7 wowessays tips for writing an excellent article

Lately, I have heard many people say that people are taught the great importance of reading (although not many of us do it always), but that we are hardly told how important it is to learn to write well.

7 wowessays tips for writing an excellent article

The vast majority of people have absolute difficulty in putting their ideas into wow writing. We have this absurd conception that our thoughts are understandable when they are thrown around in the rough, and sometimes we even get angry when people don't understand something that makes perfect sense in our brain.

In my work, I have to review many people's texts every day. Although I always try to offer feedback to the people I study, sometimes it gets tiresome to repeat over and over again some advice that can ultimately make a difference when it comes to writing.

Although this text intends to help all those who write, or who at some point plan to write articles, many of the tips shared here are not limited to writers or columnists in different media, on the contrary, they are suggestions that can help you improve all kinds of work, from academic essays to opinion pieces.

For many, these tips may be absurdly obvious, and perhaps they are. However, we often forget to apply them within our writing process, and I think it never hurts to keep them always present.

• Set a clear goal

Perhaps it's the biggest problem you face when writing a paper. You have a great idea that you want to tell the world about, but that doesn't mean you have a clear and specific reason for saying it. You never ask yourself what your target audience is or what your writing's added value is, much less what you want to achieve with it.

Asking yourself all those questions is a must when you start writing. You will most likely have a much clearer idea of the path your article should take.

• Give your idea structure.

You want to talk about how beautiful black cats are, but at the same time, you want to address the worship of Sekhmet in Ancient Egypt, Morris Cat, Whiskas croquettes, and Felix the Cat. You have so many ideas, and they all seem so good, that you want to squeeze everything you know into an 800-word article. It's simply impossible, and you'll most likely end up with a headless Frankenstein.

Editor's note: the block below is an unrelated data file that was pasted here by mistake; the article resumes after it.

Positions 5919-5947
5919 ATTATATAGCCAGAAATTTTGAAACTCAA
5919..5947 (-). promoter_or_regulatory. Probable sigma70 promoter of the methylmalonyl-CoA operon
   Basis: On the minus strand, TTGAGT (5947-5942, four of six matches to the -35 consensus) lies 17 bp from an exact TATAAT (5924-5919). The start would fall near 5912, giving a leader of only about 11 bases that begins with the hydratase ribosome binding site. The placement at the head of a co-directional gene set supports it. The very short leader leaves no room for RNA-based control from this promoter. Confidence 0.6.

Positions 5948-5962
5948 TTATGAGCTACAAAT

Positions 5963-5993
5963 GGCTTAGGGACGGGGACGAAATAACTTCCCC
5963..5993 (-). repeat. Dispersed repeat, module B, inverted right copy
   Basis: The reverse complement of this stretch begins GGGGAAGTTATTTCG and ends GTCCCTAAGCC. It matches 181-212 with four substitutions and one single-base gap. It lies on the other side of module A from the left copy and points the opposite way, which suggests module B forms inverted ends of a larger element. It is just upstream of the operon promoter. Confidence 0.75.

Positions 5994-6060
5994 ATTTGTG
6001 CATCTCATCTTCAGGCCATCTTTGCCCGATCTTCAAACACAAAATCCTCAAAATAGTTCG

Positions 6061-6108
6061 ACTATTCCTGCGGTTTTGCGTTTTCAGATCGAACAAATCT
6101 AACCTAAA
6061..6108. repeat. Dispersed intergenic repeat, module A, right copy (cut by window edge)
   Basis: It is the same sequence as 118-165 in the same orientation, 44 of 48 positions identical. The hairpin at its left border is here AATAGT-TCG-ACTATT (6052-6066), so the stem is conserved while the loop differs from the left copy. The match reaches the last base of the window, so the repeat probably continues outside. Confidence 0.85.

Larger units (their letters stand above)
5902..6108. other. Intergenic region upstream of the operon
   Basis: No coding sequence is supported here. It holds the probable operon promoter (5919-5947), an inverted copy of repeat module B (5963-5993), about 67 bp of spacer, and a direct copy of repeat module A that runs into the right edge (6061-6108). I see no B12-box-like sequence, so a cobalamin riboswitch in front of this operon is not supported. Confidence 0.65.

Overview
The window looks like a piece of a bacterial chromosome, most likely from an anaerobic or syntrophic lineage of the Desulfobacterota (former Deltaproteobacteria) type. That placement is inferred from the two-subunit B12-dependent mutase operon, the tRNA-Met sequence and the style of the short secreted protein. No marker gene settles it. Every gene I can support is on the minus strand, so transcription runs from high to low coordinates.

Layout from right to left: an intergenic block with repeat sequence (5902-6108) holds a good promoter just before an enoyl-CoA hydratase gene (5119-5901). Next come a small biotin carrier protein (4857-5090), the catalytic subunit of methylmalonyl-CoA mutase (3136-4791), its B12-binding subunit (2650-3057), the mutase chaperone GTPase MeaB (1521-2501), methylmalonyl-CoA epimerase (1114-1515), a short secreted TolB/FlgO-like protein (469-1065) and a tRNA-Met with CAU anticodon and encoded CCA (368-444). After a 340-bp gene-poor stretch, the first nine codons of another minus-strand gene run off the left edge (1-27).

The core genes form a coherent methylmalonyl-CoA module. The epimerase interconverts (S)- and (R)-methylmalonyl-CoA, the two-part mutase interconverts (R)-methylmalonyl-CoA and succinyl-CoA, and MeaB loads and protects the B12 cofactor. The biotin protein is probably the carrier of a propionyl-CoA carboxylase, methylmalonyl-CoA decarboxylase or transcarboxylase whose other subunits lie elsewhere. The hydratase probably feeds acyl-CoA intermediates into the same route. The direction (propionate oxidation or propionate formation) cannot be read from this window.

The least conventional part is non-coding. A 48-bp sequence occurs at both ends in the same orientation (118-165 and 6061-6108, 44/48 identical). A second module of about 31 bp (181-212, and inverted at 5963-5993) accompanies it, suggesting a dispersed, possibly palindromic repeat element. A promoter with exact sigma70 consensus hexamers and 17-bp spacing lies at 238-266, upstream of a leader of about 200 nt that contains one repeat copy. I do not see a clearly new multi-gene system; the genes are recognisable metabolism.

When setting a clear goal, as I mentioned in the previous point, you must also worry about establishing a structure that will help you make sense of it. Rescue the essential points from all the information in your head about the topic you want to address and focus on them. Anything that doesn't serve your definite purpose throws it out. There will be time for other articles.

• Take care of your grammar and spelling.

This point is pretty obvious. Writing is a complex process, as I said before, and the idea is that over time you will improve your skills to express ideas clearly. Knowing where to put a period or a comma can make the difference between being understood and not understood. Reading a lot and variety helps improve your writing while increasing your lexicon and knowledge on various topics.

• Support your ideas

You're a salsa expert, you've spent your whole life going through the best tacos in the country, and no chile scares you (no album, of course). The next thing you need to do is to substantiate your ideas through the best possible sources.

Usually, you will become very knowledgeable about a subject through your training or perhaps in a practical way. However, all material has much more value if it contains sources that reinforce what you say. It is essential when you are dealing with crucial issues that may be somewhat controversial. If you claim that "chile habanero is good for curing blindness," you must necessarily rely on documents or studies that support it.

• Read your article again and again before publishing it.

It can be tedious, but with practice, you will need to read your material less often. If you get into the habit of reviewing your articles, you will have the opportunity to correct them before publication. You will also be able to add or remove things, making your work more polished.

Reading it out loud is also highly recommended. It will help you detect writing errors more easily.

• Be open to criticism.

Sometimes you will have the help of an editor or someone else who can read your articles before publication. Although you should try to ensure that your work is impeccable, your text likely has errors that you didn't notice at first. Don't worry: it's normal. In the end, nobody is perfect. Always be open to people's comments and criticism; some will be positive and others less so.

Remember that editors and proofreaders are there to help you. It would be easier for them to leave the text intact and leave everything to chance. Don't get insufferable with them.

• Write with enthusiasm

If you've lost the urge to write or if you suddenly feel blocked, stop. Take your time to develop valuable material. Unless you're writing in a newspaper, it's not worth rushing into mediocre content. Wait until you're in a better mood and move on. There's no rush.

If you give yourself some time to rest, you can get back on track another time, and the results you get will undoubtedly be superior.

Although there are many other useful tips for this subject, at least for me, they can be most helpful. I hope you will take advantage of them and collaborate with better materials in each of the spaces where you develop.